U.S.S. Enterprise retires from being the U.S. Navy’s ‘Top Gun’
The U.S.S. Enterprise is the oldest, the longest, and the first nuclear powered air craft carrier in U.S. history. Though it was built for a 25 year career it has now been serving the Navy for 50 years thanks to some renovations and a major overhaul.
In its distinguished history the ship has served in conflicts all over the world’s oceans. The “Big E” as she is called, served in Vietnam, the Persian Gulf War, had a substantial role in the Cuban Missile Crisis, and was one of the first ships to respond after the attacks on 9/11. Commissioned in 1961, the ship is one of the oldest Navy commissioned vessels afloat. Second only to the U.S.S Constitution which was authorized for construction in 1794 and serves as a testament to the mission of promoting “understanding of the Navy’s role in war and peace through educational outreach, historic demonstration, and active participation in public events.”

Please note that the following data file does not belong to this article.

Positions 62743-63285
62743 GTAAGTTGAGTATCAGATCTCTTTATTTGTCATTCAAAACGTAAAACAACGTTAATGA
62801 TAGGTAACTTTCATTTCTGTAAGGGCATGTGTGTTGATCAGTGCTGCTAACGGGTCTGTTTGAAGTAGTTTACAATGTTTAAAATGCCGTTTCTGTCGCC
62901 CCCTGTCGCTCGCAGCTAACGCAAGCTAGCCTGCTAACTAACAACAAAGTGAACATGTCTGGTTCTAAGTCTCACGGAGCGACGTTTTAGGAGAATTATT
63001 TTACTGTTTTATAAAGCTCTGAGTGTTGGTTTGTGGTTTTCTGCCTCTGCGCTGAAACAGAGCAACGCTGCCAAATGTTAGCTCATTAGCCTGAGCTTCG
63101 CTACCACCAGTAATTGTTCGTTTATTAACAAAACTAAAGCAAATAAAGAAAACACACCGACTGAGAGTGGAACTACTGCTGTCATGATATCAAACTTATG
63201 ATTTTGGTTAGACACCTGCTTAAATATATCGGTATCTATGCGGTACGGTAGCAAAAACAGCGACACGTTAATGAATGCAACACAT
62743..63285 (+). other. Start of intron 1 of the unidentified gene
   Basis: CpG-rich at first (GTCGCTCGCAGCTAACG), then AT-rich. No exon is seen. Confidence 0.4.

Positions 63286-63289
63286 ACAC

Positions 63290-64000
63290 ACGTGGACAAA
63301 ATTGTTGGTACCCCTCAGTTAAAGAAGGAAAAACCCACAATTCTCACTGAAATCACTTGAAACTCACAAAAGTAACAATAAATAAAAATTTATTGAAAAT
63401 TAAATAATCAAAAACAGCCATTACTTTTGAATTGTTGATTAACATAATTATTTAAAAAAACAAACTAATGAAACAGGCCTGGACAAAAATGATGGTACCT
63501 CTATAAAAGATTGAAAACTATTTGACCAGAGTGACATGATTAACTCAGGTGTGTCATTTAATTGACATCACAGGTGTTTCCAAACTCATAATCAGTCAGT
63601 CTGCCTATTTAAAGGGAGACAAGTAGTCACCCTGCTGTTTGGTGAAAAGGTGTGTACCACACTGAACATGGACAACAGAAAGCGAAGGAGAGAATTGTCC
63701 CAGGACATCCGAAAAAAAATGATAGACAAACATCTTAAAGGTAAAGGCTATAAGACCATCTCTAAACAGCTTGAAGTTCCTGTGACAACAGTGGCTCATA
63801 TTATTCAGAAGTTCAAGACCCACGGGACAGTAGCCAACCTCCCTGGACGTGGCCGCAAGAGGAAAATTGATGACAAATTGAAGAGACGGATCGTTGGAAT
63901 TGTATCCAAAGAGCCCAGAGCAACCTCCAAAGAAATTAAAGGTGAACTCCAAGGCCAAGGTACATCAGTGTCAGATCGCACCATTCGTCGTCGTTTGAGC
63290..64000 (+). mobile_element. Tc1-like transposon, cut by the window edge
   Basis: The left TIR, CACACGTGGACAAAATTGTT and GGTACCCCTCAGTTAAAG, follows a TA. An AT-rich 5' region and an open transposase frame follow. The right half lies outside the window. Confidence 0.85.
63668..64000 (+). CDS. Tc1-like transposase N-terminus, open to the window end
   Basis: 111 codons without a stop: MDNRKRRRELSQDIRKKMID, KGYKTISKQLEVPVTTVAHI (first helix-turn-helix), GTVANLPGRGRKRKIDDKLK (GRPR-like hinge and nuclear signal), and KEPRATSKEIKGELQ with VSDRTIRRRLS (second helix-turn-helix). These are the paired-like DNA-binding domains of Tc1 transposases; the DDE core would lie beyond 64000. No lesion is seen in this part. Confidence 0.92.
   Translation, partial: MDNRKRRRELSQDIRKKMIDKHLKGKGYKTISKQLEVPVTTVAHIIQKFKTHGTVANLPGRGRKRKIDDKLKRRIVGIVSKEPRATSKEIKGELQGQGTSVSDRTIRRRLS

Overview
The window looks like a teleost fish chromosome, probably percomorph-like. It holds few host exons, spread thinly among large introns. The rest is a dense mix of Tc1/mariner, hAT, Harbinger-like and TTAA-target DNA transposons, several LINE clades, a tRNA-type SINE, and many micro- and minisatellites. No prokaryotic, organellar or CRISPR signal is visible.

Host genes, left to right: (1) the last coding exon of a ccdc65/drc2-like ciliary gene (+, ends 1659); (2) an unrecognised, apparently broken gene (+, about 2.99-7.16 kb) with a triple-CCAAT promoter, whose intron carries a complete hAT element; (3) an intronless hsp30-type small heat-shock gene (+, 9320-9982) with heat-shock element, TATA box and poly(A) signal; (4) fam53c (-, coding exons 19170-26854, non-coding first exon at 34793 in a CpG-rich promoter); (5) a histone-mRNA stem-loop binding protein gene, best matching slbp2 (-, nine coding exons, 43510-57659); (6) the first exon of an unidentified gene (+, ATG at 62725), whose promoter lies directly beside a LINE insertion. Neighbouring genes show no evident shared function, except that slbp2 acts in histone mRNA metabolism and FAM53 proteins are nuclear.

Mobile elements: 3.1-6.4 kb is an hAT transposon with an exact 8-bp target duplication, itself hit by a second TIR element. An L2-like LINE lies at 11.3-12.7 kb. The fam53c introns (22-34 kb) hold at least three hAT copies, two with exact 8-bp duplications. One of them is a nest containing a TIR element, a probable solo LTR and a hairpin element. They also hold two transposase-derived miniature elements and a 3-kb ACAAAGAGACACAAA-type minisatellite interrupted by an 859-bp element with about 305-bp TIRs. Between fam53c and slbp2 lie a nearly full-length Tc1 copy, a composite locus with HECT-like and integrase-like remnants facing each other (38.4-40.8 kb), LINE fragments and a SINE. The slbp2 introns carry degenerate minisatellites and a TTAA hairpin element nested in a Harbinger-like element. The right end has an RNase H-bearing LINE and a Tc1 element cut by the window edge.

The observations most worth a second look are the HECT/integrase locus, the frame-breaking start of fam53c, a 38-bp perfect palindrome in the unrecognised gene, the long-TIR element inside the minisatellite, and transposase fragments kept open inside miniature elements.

However, the U.S.S. Enterprise will not share the limelight of the U.S.S. Constitution and live to set sail on its 200th anniversary. In December 2012 it is scheduled to be deactivated. The reactors and nuclear fuel that served the ground-breaking purpose of using nuclear power will be removed and the ship will be scrapped to make way for new, more modern ships.
“Big E” will take until about 2015 to be fully dismantled partly because of the colossal size. She is 1,123ft long, which makes her the longest naval vessel in the world and she weighs 93,284 tons. Because of her size and weight The Enterprise has eight nuclear reactors where other ships of similar nature have two, and four rudders where others normally have two.
Apart from the role that The Enterprise has served for the U.S. Navy, the ship has also received some fame for its role in the movie Top Gun. While filming the makers of the film donated some black fuzzy dice to the interior for a little added pizzazz. About 25 years later the dice still remain to liven up the interior of the vessel as it sets sail for its last voyage and to keep her from “losing that loving feelin’.”